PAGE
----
With 600 employees and five R&D centres located in Germany, Trimble has established and maintained a strong commitment in the country for years. Juergen Kliem, the man behind Trimble’s German market, shares some insights on German geospatial industry and its future direction.
How is geospatial technology helping in growth development and projects in Germany?
Geospatial technology has evolved from being the science of measuring the earth – information on area and points – to being used for decision-making in more vertical industries and applications. Geospatial technology is going through a fundamental shift in the form of techniques, tools and how to apply them. A variety of high-Euro R&D investments are allowing for more effective and integrated workflows. Those developments and solutions are ranging from modern GNSS and servo-driven total stations to mobile multi-sensor measurement techniques as well as Unmanned Aerial Systems (UAS) and innovative photogrammetry solutions. There is also strong support from a variety of software developments allowing the integration of data (big data) for 3D visualisation, modelling and analysis for fact-based decision making.
As a result of this shift in technology, survey and geospatial applications are creating more complex data integration needs. Also a result of new technology adoption – data collection is occurring in a wide variety of ways – becoming more of a commodity. With modelling and analytical software tools available, data can be used for various processes, in a variety of projects. Real-time decision making, visualisation of security requirements and projects are just few of the new needs being addressed. In projects focused on building highways and other critical infrastructure, geospatial technology has revolutionised workflows, and has increased its acceptance and deployment dramatically. The traditional workflow has been modified to incorporate data integration with 3D models, and has resulted in transitioning construction machinery into greater intelligent-measuring sensors, which are connected to each other. This technology is being used now in most of the major projects in Germany.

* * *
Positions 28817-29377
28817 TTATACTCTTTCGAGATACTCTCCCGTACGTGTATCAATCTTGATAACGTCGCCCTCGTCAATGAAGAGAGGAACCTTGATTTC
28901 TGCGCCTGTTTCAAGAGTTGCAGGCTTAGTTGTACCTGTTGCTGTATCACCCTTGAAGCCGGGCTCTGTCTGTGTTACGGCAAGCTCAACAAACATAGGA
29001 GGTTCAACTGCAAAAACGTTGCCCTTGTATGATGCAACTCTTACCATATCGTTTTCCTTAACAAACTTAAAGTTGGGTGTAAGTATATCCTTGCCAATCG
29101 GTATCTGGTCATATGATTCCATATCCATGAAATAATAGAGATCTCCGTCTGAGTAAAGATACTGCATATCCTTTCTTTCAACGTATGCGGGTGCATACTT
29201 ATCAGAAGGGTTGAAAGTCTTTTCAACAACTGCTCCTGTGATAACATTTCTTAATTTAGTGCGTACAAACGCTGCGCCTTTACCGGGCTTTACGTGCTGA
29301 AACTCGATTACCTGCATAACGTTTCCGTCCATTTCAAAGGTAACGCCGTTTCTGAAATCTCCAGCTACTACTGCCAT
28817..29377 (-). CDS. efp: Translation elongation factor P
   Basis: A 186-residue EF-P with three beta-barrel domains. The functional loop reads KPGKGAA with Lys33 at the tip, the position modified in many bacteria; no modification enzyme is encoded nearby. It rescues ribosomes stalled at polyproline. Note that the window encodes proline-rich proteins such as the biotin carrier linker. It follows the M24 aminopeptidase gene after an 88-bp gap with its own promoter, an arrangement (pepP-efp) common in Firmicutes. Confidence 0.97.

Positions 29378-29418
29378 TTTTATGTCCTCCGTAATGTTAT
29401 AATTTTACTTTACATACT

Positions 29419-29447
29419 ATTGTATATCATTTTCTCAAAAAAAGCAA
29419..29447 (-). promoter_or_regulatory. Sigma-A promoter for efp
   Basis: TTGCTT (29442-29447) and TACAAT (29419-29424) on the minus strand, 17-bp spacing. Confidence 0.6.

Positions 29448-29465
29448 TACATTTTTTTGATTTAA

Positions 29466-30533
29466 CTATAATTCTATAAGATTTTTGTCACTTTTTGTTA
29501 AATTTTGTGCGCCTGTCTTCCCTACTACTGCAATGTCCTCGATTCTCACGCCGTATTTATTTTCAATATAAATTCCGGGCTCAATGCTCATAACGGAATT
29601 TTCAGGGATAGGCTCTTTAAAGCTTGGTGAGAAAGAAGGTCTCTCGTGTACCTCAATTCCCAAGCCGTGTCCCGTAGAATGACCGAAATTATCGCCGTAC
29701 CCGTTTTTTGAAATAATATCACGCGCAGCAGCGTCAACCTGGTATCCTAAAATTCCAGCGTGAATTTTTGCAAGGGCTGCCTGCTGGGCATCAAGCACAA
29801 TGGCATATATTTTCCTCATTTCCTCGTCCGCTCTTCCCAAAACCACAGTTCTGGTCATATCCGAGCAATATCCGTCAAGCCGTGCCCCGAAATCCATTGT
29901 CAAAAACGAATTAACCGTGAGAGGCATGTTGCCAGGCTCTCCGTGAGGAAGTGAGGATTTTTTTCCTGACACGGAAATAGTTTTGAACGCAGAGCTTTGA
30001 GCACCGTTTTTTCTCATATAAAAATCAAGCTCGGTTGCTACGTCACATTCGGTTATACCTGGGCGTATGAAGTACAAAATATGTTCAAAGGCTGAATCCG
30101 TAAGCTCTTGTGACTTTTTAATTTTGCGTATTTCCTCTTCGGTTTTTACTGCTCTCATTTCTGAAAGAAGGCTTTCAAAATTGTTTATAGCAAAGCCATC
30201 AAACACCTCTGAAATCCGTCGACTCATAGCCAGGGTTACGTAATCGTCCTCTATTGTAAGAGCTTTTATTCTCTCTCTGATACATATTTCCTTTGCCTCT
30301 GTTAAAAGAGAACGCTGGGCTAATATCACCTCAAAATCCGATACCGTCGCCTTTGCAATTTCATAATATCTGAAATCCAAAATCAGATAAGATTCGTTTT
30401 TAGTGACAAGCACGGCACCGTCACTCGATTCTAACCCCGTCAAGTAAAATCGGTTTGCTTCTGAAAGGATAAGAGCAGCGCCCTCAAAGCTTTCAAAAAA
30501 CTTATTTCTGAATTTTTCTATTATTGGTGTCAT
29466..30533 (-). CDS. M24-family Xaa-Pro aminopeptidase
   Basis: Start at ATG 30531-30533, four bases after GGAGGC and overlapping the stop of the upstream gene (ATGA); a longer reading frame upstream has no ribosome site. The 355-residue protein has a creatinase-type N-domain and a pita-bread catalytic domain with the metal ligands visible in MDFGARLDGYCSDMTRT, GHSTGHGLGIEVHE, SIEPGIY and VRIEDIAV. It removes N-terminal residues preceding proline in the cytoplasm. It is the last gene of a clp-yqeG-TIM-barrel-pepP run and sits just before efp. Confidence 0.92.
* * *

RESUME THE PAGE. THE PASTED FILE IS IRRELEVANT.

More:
Which are the main project areas that utilise geospatial technology?
Vertical building activities today are making use of the technology in a much broader and concentrated way. Using intelligent 3D models to plan, fabricate and build are accepted as a standard procedure. This allows simplified workflows, increasing real-time communication and avoids errors and rebuilds.
In the agricultural world, geospatial technology is now assisting the farmer—with technology such as Trimble’s Connected Farm™ solutions, which are enabling more efficiency and productive farm management. This combined with other sensor intelligence can increasingly improve the profitability of the farmer and real-time decision making.
In transportation and logistics, geospatial technology is the underlying system for the asset management and location of trucks and other vehicles; as well as valuable items identified for tracking. This coupled with intelligence around the application helps to modernise a variety of workflows and applications, while fulfilling critical customer’s needs.
In addition, there are many more projects in which geospatial technology is helping to perform required tasks – such as railway maintenance, deploying “windmills” for energy generation on land and offshore, and others.
How would you compare Germany to rest of Europe in terms of penetration of geospatial technology in workflows and nation building approaches?
In general, the adoption of new technologies in Germany is advanced. Integration of databases to simplify customer’s access is creating this baseline. For example, the construction industry has advanced to a high level and standard with the use and acceptance of geospatial technology. Specially in the construction segment serving building and maintaining roads, bridges and tunnels as well as sizable infrastructure projects. In the vertical segment, with more concentration and focus on Building Information Modelling (BIM), and the design, build and operate focus, the implementation is at the forefront and being adopted in step functions.
Having said this, there are areas where the implementation of this technology is at the forefront, but we can see different customer segments and industries together with government institutions trying to achieve a wider deployment. Some examples include:
- The INSPIRE Geoportal has a European basis aiming to promote and enhance access to European spatial data
- In Northern Europe and UK, BIM has reached already a leading position for project-based approval processes
- Synchronisation and data exchange in the cadastral and GIS sector in Germany (AAA) has been implemented
Do you think the government policies have been encouraging towards the use of GIS and geospatial technologies?
Geospatial technology is continuing to serve horizontal applications while being more integrated in verticals due to the understanding and support of governing organisations and other associations. Another big supporting factor is new technology development and implementation, such as the introduction and operation of Virtual Reference Station (VRS) networks that makes geospatial data available with high quality and transparency.
There is also a better understanding about how geospatial technology could be used to increase efficiency, avoid rework and reduce project costs as well as increase the numbers of educational programs for students to specialise in geospatial industry.